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Families of Parkland school shooting victims are lashing out after jury's decision


Families of those killed in the 2018 attack at Marjory Stoneman Douglas High School are angry about a Florida jury's decision to spare the life of Nikolas Cruz, the shooter. The former student pleaded guilty to killing 17 students and staff members at the Parkland school and wounding 17 others. After a three-month trial, the jury recommended Cruz get a life sentence in prison without the possibility of parole, rather than the death penalty. NPR's Greg Allen reports from Fort Lauderdale.

GREG ALLEN, BYLINE: There was stunned silence in the courtroom in Fort Lauderdale as Judge Elizabeth Scherer read the sentencing verdict for each of the 17 victims. For each one, the jury's sentence was life in prison. Many of the families wanted the death penalty. Tony Montalto, whose 14-year-old daughter Gina was one of those killed, called it a gut punch.

TONY MONTALTO: Seventeen beautiful lives were cut short by murder - heinous, preplanned, torturous murder. And the monster that killed them gets to live another day.

ALLEN: In opting for life in prison, jurors indicated they were swayed by arguments made by Cruz's lawyers, that he's, quote, "a brain-damaged, broken, mentally ill person through no fault of his own." Defense attorneys made the case that Cruz's problems began before he was born, when his mother abused drugs and alcohol. They presented expert testimony that he suffers from fetal alcohol spectrum disorder and that everyone from his adoptive mother to school counselors failed to get him the treatment he needed. On the verdict forms, jurors indicated those concerns outweighed aggravating factors that Cruz premeditated and planned the murders and that he carried them out in a heinous, atrocious and cruel manner. Ilan Alhadeff, whose daughter Alyssa died that day, said the sentence left him disgusted with the system.

ILAN ALHADEFF: So that means that everyone that has a mental illness should go on a killing spree? That's what we're telling this society, that we're saying that's OK because you have a mental illness?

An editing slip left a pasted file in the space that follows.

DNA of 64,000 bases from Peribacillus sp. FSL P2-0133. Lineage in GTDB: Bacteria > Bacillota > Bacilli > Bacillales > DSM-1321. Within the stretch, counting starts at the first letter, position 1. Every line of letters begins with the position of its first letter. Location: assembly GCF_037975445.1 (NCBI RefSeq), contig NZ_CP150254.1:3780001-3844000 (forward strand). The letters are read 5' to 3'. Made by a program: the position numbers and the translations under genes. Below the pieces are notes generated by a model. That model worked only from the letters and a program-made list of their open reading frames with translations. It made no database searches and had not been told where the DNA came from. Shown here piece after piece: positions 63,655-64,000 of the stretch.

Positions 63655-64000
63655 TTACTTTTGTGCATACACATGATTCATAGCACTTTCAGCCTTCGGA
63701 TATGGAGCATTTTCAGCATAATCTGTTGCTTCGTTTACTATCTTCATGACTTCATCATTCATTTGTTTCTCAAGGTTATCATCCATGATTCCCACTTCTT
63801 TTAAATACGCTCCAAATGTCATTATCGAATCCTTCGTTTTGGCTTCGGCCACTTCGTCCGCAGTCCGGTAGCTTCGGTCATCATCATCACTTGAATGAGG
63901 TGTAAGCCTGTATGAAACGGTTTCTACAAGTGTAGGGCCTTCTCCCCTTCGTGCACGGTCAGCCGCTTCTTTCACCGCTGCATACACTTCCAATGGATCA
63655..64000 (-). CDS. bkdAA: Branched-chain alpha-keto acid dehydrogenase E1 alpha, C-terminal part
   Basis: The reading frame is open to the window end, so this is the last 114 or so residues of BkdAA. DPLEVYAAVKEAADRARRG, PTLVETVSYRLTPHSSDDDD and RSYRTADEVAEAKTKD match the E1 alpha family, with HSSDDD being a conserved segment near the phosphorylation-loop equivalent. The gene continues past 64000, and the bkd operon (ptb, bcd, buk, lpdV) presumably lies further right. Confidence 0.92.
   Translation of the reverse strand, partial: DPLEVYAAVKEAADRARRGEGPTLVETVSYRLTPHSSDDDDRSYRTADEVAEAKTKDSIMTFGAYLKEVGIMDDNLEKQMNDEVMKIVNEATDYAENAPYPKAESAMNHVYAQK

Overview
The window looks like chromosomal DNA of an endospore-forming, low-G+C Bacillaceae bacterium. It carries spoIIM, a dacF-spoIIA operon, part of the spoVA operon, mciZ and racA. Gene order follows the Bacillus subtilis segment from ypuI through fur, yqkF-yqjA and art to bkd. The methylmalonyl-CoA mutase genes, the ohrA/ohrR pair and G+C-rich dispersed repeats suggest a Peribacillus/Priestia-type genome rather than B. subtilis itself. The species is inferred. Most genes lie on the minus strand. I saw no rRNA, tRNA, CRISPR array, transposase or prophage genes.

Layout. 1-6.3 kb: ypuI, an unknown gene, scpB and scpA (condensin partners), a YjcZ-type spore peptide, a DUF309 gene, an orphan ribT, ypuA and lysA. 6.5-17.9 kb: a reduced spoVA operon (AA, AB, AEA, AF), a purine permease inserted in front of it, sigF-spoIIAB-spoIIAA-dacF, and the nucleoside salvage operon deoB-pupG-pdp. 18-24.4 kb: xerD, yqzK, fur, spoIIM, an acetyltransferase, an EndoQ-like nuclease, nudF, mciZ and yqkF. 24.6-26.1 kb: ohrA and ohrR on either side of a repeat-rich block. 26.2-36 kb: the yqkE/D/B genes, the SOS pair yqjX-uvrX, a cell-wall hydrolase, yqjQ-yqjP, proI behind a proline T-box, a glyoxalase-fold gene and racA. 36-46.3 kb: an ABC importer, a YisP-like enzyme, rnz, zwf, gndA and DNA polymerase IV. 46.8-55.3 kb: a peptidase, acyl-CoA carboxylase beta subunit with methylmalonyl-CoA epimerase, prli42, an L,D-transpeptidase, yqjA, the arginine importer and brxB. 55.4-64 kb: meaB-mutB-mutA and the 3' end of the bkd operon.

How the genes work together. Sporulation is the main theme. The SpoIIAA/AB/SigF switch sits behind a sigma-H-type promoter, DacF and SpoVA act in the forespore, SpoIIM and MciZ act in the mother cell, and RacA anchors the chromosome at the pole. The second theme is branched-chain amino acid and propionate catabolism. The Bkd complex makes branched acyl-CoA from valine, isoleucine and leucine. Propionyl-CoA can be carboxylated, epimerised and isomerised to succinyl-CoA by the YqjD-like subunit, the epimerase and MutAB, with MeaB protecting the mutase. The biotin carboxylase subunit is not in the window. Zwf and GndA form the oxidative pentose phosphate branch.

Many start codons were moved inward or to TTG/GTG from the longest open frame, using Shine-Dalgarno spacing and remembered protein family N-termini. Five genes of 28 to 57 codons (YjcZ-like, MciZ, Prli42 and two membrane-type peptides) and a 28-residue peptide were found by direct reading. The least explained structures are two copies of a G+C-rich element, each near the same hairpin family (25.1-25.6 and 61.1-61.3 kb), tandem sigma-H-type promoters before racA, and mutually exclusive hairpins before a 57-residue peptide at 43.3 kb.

ALLEN: The families had nothing but praise for the prosecution team, who they say made a strong case for the death penalty. Many of the families focused their anger and criticism on jurors, who they felt may have not been honest in the jury selection process. Every juror assured the court they could vote for the death penalty if it was appropriate. Alyssa Alhadeff's mother, Lori.

LORI ALHADEFF: What is the death penalty for if not for the murder and killing of 17 people?

ALLEN: Fred Guttenberg, whose daughter Jaime was one of those killed by Cruz, worries this verdict sends the wrong message on school safety.

FRED GUTTENBERG: I think anyone planning a shooting right now sees that there's a path to avoid the death penalty, where it does exist. And the death penalty does exist, by the way.

ALLEN: As the families expressed their anger, Broward County's public defender, whose office represented Cruz, asked the community to respect the verdict. Amid the backlash, jury foreman Benjamin Thomas told Miami CBS 4 one juror was a holdout for a life sentence.


BENJAMIN THOMAS: It really came down to a specific jury (ph) that, you know, he was mentally ill, and she didn't believe, because he was mentally ill, he should get the death penalty.

ALLEN: Following the verdict, one of the jurors delivered a letter to the judge denying rumors that she'd made up her mind to vote for life before the trial started. The deliberations were very tense, she wrote, and some jurors became extremely unhappy once I mentioned I would vote for life. Jury foreman Thomas said, eventually, two other jurors joined her in rejecting the death penalty. Judge Scherer said next month, she'll formally sentence Cruz to life in prison without the possibility of parole.

Greg Allen, NPR News, Fort Lauderdale. Transcript provided by NPR, Copyright NPR.

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Greg Allen
As NPR's Miami correspondent, Greg Allen reports on the diverse issues and developments tied to the Southeast. He covers everything from breaking news to economic and political stories to arts and environmental stories. He moved into this role in 2006, after four years as NPR's Midwest correspondent.